Category Archives: Culture

NBlog Dec 7 – who owns the silos?


Michael Rasmussen has published an interesting, thought-provoking piece about the common ground linking specialist areas such as risk, security and compliance, breaking down the silos.

“Achieving operational resiliency requires a connected view of risk to see the big picture of how risk interconnects and impacts the organization and its processes. A key aspect of this is the close relationship between operational risk management (ORM) and business continuity management (BCM). It baffles me how these two functions operate independently in most organizations when they have so much synergy.”

While Michael’s perspective makes sense, connecting, integrating or simply seeking alignment between diverse specialist functions is, let's say, challenging. Nevertheless, I personally would much rather collaborate with colleagues across the organization to find and jointly achieve shared goals that benefit the business than perpetuate today's blinkered silos and turf wars. At the very least, I'd like to understand what drives and constrains, inspires and concerns the rest of the organization, outside my little silo.

Once you start looking, there are lots of overlaps, common ground, points of mutual interest and concern. Here are a few illustrative examples:
  • Information risk, information security, information technology: the link is glaringly obvious, and yet usually the second words are emphasized leaving the first woefully neglected;
  • Risk and reward, challenge and opportunity: these are flip sides of the same coin that all parts of the business should appreciate. Management is all about both minimizing the former and maximizing the latter. Business is not a zero-sum game: it is meant to achieve objectives, typically profit and other forms of successful outcomes. And yes, that includes information security!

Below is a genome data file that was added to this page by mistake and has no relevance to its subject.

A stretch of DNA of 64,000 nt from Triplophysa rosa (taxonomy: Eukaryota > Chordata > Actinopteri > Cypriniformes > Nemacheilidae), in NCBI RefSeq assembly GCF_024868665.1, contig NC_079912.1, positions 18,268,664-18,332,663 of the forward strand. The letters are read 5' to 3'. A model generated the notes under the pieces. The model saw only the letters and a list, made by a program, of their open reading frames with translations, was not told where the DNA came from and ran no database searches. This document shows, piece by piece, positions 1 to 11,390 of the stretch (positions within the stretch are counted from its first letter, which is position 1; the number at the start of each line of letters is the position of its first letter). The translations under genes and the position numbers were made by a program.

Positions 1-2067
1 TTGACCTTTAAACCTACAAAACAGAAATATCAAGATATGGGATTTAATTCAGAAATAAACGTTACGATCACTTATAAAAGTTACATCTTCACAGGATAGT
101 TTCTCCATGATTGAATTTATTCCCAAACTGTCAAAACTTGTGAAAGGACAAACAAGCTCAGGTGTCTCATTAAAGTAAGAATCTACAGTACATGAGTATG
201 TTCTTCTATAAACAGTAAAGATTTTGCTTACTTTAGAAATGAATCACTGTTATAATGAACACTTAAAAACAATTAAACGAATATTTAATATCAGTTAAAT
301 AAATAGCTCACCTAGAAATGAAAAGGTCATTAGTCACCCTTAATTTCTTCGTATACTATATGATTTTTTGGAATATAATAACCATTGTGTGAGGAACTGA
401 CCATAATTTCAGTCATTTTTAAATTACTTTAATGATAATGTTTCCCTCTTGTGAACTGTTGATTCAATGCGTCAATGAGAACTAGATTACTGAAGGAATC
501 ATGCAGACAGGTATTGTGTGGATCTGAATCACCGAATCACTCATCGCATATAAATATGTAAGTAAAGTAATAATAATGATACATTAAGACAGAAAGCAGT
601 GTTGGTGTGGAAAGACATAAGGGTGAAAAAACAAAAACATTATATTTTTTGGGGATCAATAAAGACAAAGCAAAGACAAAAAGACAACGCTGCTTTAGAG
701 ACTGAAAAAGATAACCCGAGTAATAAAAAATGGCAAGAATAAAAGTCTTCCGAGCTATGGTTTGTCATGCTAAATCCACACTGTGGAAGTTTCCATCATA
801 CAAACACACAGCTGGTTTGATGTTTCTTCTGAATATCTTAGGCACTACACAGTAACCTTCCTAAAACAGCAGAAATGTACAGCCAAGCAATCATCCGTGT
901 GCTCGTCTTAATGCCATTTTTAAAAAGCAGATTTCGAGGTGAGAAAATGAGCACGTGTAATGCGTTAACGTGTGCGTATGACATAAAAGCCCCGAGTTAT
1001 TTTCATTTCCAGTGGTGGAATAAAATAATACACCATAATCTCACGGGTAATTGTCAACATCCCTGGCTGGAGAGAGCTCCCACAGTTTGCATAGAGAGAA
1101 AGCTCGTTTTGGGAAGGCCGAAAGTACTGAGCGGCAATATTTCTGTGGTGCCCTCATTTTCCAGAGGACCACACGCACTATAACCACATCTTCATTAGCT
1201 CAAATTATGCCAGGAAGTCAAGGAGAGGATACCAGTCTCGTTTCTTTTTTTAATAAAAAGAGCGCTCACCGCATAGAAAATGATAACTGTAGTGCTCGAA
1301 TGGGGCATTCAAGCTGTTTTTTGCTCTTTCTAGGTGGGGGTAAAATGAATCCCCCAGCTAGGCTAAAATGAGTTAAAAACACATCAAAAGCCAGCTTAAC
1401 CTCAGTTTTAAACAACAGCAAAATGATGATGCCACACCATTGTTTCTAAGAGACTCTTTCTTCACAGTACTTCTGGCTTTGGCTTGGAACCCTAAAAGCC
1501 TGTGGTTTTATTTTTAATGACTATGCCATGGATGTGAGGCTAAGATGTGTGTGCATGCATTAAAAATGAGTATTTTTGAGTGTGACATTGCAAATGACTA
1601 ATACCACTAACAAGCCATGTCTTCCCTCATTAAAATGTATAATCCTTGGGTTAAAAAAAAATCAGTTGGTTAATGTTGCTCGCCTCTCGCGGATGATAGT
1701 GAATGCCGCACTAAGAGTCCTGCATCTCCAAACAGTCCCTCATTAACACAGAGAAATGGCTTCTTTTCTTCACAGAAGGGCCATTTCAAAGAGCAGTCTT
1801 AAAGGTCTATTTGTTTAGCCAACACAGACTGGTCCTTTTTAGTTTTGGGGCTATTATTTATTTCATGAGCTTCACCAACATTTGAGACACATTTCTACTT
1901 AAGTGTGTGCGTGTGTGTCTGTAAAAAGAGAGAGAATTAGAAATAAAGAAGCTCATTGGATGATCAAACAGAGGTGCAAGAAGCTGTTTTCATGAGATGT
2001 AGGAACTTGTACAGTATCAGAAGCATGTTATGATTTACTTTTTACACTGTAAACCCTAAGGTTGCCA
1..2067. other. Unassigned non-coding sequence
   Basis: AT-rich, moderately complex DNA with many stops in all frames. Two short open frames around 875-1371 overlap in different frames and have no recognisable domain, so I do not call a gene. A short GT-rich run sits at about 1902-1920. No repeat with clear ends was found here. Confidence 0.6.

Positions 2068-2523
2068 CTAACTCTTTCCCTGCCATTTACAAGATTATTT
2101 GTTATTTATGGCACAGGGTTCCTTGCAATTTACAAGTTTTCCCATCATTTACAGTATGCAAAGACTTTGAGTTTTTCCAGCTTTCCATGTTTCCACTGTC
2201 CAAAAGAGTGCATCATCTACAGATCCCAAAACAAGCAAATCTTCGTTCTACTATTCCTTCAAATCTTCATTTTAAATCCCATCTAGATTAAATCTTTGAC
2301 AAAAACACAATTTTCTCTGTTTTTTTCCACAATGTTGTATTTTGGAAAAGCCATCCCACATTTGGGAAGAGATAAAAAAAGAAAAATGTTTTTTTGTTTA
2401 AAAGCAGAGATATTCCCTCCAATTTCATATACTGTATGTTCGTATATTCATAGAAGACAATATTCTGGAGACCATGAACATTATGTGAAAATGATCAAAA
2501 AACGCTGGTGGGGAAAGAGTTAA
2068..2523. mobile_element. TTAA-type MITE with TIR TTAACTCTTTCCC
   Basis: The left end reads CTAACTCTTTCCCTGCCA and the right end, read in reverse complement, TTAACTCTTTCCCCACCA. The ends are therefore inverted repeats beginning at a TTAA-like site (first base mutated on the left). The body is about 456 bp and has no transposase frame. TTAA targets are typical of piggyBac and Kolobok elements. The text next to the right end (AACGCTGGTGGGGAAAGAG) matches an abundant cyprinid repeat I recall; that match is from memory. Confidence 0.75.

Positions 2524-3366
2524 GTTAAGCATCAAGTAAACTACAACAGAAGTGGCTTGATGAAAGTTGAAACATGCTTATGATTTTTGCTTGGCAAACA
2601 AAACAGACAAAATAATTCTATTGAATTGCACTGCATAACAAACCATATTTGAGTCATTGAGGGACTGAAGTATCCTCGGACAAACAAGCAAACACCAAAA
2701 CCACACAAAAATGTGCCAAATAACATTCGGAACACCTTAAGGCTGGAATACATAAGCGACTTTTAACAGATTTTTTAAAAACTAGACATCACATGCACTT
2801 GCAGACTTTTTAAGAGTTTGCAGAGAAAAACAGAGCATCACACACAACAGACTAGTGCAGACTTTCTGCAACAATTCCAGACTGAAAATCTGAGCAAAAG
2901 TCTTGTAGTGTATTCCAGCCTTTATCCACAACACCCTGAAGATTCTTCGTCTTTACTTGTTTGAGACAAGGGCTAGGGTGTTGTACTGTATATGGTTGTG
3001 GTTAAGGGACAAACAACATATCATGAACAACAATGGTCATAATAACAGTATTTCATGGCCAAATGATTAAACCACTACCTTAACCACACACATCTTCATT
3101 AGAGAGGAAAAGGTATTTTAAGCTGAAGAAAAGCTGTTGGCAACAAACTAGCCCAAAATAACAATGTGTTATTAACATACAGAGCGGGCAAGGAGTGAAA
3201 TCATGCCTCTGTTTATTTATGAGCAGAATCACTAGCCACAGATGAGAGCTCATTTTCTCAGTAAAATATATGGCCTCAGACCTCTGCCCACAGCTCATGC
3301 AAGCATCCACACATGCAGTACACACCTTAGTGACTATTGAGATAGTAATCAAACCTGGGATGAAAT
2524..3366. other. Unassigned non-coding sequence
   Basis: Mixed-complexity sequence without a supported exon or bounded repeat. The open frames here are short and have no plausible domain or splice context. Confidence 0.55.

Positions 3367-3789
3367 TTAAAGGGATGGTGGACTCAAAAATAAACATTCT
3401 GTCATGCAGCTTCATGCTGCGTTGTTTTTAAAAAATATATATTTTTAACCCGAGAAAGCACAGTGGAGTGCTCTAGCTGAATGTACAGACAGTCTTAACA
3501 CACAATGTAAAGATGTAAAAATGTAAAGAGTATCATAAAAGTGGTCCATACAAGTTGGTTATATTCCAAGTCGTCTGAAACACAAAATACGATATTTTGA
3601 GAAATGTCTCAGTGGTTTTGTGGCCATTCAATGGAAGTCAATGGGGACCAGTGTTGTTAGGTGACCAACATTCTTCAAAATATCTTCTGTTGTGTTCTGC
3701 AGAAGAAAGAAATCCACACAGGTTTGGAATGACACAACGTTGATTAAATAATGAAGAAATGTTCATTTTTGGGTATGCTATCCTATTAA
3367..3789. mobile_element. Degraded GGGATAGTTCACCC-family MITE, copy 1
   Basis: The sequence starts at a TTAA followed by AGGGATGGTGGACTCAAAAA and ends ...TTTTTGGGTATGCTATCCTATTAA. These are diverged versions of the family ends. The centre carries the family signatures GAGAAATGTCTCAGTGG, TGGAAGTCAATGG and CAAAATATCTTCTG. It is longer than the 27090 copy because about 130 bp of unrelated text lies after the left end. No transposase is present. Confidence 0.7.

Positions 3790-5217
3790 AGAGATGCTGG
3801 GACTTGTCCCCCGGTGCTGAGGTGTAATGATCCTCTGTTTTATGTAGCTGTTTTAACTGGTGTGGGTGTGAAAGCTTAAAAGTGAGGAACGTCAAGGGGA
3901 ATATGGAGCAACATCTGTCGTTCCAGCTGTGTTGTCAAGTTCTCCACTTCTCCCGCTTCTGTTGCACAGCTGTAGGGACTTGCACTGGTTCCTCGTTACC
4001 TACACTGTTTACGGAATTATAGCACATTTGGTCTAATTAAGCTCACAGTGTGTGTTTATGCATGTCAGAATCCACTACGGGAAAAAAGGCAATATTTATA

• Business continuity involves achieving resilience for critical business functions, activities, systems, information flows, supplies, services etc., often by mitigating risks through suitable controls. The overlap between BCM, [information] risk management and [information] security is substantial, starting with the underlying issue of what 'critical' actually means to the organization;
  • Human Resources, Training, Health and Safety and Information Risk and Security are all concerned with people, as indeed is Management. People are tricky to direct and control. People have their own internal drivers and constraints, their biases and prejudices, aims and objectives. Taming the people without destroying the sparks of creativity and innovation that set us apart from the robots is a common challenge ... and, before long, taming those robots will be the next common challenge.

Dig deeper still and you'll also find points of mutual disinterest and conflicts within the organization. Marketing, for instance, yearns to obtain and exploit all the information it can possibly obtain on prospective customers, causing sleepless nights for the Privacy Officer. Operations find it convenient or necessary to use shared accounts on shop-floor IT systems in the interest of speed, efficiency, safety etc. whereas Information Risk and Security point out that they are prohibited under corporate-wide security policies for accountability and control reasons.

You could view the organization as a multi-dimensional framework of interconnections and tensions between its constituent parts, all heading towards roughly the same goal/s (hopefully!) but on occasions pulling any which way at different speeds to get there. To make matters still more complex, the web of influence extends beyond the organization through its proximal contacts to The World At Large. That takes us into the realm of chaos theory, global politics and sociology. 'Nuff said.